I do have medical insurance, but with a relatively high deductible because I have some savings. I have a young kid to take care of and the idea to ask friends, family (or worse... strangers through GoFundMe) for money when one of us gets really sick turns me off so much I happily pay the premium every year. My independence from family means a lot to me. So does peace of mind.Barang chgout wrote: ↑Wed Nov 07, 2018 5:36 pmOr you could invest.Kammekor wrote:Some worry about the insurance companies making too much profit, others worry about them going broke....newkidontheblock wrote: ↑Wed Nov 07, 2018 5:57 amIf the house loses and goes broke, no more coverage for anyone.Kammekor wrote:The house wins for the group of insured people as a whole, and they lose on the unlucky individuals contacting a serious disease.
But as long as you're not one the unlucky persons you're right.
Of course it’s an odds game. But gambling with you’re life. If one has a nest egg worth more than the coverage in the policy (and if the policy only pays out once), then it’s worth not having insurance. Otherwise insurance pays for coverage of conditions that can either occur multiple times or multiple conditions.
However if you are only abroad for a short period of time, have enough to cover a catastrophic condition and can cover airlift back, then insurance might not be a bargain.
Maybe I'll just buy some gold and hide it under my pillow nd use when shit hits the fan.
Say in Australian banks,deemed safe.
Will you win?
Does this make insurance a good idea?
Dunno, just asking for opinions.
Sent from my SM-G570Y using Tapatalk
Thats what Cambodians have done in the past. Gold has been used as a currency, to buy and sell.
There is a lot of gold buried in Cambodia. People buried it during the war, and a lot of them were killed.
I agree. Insurance companies may not pay out on an accident on a motodop. The wording says, you are not covered for motorbike accidents. I dont know of anywhere where they define motorbike accident.bittermelon wrote: ↑Tue Nov 06, 2018 2:19 pmOften wondered what the story is if I'm getting a ride with a motodop, have an accident and i'm damaged. Maybe he doesn't have a license, or maybe he's o.k and does a runner. Pretty much the most dangerous thing I would do in Cambodia and probably not covered. And not as tho when those guys on the corner are shouting "hello moto" I'm gonna say "excuse me do you gentlemen have licenses?"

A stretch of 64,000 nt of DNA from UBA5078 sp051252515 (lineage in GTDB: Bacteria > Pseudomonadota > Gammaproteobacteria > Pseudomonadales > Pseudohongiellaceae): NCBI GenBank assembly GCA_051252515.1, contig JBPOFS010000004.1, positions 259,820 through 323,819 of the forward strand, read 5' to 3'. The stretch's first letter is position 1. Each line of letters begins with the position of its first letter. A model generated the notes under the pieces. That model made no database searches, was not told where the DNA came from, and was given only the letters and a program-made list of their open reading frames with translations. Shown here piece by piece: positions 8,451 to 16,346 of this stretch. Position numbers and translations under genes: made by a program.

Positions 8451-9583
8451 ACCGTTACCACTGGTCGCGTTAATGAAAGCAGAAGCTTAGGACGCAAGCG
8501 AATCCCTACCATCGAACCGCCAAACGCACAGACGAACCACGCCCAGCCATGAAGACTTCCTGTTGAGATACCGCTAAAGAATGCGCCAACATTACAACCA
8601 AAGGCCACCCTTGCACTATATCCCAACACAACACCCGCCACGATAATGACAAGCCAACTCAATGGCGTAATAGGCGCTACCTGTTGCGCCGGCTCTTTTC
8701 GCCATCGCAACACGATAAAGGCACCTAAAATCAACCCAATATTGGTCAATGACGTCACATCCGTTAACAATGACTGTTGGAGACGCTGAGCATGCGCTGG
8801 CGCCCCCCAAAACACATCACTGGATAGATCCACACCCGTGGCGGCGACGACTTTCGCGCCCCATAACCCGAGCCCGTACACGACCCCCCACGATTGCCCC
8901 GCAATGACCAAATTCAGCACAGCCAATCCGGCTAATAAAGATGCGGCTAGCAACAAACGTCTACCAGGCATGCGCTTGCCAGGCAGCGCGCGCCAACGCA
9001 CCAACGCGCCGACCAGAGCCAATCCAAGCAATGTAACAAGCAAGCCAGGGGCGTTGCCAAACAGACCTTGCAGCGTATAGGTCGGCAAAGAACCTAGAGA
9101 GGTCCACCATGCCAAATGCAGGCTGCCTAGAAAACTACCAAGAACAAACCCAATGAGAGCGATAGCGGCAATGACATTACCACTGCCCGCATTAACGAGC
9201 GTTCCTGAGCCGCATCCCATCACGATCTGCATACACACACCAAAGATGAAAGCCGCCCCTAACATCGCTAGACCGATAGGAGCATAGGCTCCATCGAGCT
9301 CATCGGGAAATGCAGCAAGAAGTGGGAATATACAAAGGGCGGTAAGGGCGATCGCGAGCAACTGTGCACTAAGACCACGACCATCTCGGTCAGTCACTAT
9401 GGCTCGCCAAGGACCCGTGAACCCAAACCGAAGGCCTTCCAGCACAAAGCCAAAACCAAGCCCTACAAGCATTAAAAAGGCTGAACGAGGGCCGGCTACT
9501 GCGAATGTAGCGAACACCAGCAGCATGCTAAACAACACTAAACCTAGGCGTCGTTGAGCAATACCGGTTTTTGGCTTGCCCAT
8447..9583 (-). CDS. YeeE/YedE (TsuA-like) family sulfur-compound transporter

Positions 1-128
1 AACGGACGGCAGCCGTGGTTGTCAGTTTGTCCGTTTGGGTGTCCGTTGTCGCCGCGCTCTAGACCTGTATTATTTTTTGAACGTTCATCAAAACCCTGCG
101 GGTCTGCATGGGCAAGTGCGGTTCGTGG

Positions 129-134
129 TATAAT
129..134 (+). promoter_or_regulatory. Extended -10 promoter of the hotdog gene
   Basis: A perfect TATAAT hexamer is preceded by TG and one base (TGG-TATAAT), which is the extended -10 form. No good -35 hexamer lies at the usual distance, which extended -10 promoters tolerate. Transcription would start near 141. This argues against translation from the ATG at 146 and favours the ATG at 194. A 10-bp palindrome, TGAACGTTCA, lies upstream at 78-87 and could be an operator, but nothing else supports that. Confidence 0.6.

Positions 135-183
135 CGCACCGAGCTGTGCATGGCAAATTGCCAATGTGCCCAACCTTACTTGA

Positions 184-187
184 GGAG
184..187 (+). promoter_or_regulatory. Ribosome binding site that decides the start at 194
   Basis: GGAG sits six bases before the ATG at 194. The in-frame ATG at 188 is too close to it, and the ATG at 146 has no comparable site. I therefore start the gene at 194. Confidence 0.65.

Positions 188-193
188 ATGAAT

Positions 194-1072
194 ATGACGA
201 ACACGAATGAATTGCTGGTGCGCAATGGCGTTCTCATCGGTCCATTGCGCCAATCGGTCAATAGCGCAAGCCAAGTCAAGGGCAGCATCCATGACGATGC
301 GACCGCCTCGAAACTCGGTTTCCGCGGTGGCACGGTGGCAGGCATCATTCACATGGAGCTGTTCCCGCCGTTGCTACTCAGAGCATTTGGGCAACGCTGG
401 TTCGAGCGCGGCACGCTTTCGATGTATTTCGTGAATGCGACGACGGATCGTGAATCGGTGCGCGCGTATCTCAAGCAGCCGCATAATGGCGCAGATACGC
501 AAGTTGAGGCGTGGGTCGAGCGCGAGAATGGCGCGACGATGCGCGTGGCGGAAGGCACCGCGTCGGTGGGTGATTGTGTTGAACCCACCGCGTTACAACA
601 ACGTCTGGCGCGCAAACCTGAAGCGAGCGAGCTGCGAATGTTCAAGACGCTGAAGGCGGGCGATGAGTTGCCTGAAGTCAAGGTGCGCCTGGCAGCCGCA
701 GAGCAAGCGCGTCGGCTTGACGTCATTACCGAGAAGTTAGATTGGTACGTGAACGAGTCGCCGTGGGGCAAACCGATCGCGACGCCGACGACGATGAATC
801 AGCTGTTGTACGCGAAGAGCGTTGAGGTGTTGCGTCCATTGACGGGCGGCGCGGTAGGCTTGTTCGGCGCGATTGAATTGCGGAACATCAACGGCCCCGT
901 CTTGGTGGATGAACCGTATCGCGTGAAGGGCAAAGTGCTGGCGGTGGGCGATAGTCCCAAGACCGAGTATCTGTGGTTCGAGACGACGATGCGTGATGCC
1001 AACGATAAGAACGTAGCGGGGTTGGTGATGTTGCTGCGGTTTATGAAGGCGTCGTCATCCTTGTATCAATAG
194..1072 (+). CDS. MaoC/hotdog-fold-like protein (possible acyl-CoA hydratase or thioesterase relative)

Buy a bicycle.
A lot of people are careless with their valuables, and have things stolen much more often. The insurance premium is much higher for everyone to allow for those people.
Yep, bought a bicycle, at least I'm covered on that.
I had a long discussion with a nomads rep about this and they are telling u correct - another bit of their fine print is that if you are not wearing a helmet you void and if your home state requires daylight running lights then you need them on here as well which is a connundrum
I had Nomads as well and got a skin cancer removed at Royal PP which I paid for initially but the hospital documentation was very professional and they paid me back in 10 days. Just be aware there is a 2yr outside your home country limit. They are a good price and well run but be aware of the fine print
Thats just inane - how do you think banks make money? You have to factor in individual circumstances and weigh up your own risk factorzmth wrote: ↑Mon Nov 05, 2018 9:16 amNEVER buy insurance ! Unless u like to gamble. The house always wins in the end for the average person. How do u think insurance companies make money ? Just be logical and DON'T EVER think about buying any insurance of any kind.explorer wrote: ↑Wed Oct 24, 2018 5:00 amI know some people work for NGOs or large companies who provide insurance.
Many people having short holidays also have insurance.
It is also politically correct to say everybody should have insurance.
Those of you staying in a country other than your home country for a long time, who dont have insurance paid by an NGO or company, do you have insurance?
I have already mentioned in another post, I have made a choice to help students from poor families get an education. By not having insurance, I have money to help more students. There is a possibility that I may be in a difficult situation one day, and then maybe nothing like this will happen to me. You never know.
Highly unlikely I will take the advice of a known ketamine using, meth hoe fancier who stays in $5 per night sleazepits in Snooky - I mean, all power to you and your choices, but you are one of the last people who I would listen to on this matter
Bearing in mind that Insurance companies are masters of finding reasons not to pay out I wouldnt take the riskKammekor wrote: ↑Tue Nov 06, 2018 9:08 amWhat if it's valid temporary only, as many countries do for tourists. For instance, my Cambodian license is valid in my country for 3 months only (if I recall correctly). If I want to use it any longer than that in my country I have to pass an exam in my country for that class of vehicle and get a local license.
Would that count as 'valid' for the insurance company or not?
Just be careful.
For decades I took the risk around Asia and were lucky on holidays but residing here increases the odds so now I have local licenses as required - everyday driving my car I have to remonstrate with tourists who have no idea of how to negotiate the local traffic and conditions. I do the same with Khmer but that is worthless as an exercise
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